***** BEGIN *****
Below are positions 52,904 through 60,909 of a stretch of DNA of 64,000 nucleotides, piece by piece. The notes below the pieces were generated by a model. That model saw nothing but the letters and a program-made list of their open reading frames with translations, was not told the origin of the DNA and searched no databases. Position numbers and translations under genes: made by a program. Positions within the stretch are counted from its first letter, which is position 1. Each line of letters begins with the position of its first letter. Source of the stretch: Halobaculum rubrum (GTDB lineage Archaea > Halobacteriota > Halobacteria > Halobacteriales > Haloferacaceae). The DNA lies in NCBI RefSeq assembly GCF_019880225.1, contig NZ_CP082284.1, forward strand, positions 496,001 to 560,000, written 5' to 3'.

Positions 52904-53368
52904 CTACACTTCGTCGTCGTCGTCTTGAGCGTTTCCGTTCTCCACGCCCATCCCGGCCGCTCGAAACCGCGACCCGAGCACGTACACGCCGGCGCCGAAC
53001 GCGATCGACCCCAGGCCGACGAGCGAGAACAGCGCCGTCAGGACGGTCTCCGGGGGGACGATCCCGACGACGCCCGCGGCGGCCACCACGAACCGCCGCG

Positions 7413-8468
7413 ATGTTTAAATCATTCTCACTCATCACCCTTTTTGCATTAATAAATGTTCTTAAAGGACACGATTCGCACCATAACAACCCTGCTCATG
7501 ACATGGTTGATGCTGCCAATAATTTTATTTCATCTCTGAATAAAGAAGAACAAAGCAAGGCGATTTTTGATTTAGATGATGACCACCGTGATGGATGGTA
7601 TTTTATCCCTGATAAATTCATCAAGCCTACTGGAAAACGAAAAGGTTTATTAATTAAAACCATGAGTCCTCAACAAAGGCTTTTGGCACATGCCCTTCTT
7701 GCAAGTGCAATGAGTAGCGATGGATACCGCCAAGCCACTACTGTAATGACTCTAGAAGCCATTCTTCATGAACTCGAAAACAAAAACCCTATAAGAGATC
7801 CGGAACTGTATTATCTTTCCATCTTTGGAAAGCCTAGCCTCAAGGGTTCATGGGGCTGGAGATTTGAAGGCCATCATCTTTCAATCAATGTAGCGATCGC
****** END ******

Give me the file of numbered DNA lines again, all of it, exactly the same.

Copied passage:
Below are positions 52,904 through 60,909 of a stretch of DNA of 64,000 nucleotides, piece by piece. The notes below the pieces were generated by a model. That model saw nothing but the letters and a program-made list of their open reading frames with translations, was not told the origin of the DNA and searched no databases. Position numbers and translations under genes: made by a program. Positions within the stretch are counted from its first letter, which is position 1. Each line of letters begins with the position of its first letter. Source of the stretch: Halobaculum rubrum (GTDB lineage Archaea > Halobacteriota > Halobacteria > Halobacteriales > Haloferacaceae). The DNA lies in NCBI RefSeq assembly GCF_019880225.1, contig NZ_CP082284.1, forward strand, positions 496,001 to 560,000, written 5' to 3'.

Positions 52904-53368
52904 CTACACTTCGTCGTCGTCGTCTTGAGCGTTTCCGTTCTCCACGCCCATCCCGGCCGCTCGAAACCGCGACCCGAGCACGTACACGCCGGCGCCGAAC
53001 GCGATCGACCCCAGGCCGACGAGCGAGAACAGCGCCGTCAGGACGGTCTCCGGGGGGACGATCCCGACGACGCCCGCGGCGGCCACCACGAACCGCCGCG

Positions 7413-8468
7413 ATGTTTAAATCATTCTCACTCATCACCCTTTTTGCATTAATAAATGTTCTTAAAGGACACGATTCGCACCATAACAACCCTGCTCATG
7501 ACATGGTTGATGCTGCCAATAATTTTATTTCATCTCTGAATAAAGAAGAACAAAGCAAGGCGATTTTTGATTTAGATGATGACCACCGTGATGGATGGTA
7601 TTTTATCCCTGATAAATTCATCAAGCCTACTGGAAAACGAAAAGGTTTATTAATTAAAACCATGAGTCCTCAACAAAGGCTTTTGGCACATGCCCTTCTT
7701 GCAAGTGCAATGAGTAGCGATGGATACCGCCAAGCCACTACTGTAATGACTCTAGAAGCCATTCTTCATGAACTCGAAAACAAAAACCCTATAAGAGATC
7801 CGGAACTGTATTATCTTTCCATCTTTGGAAAGCCTAGCCTCAAGGGTTCATGGGGCTGGAGATTTGAAGGCCATCATCTTTCAATCAATGTAGCGATCGC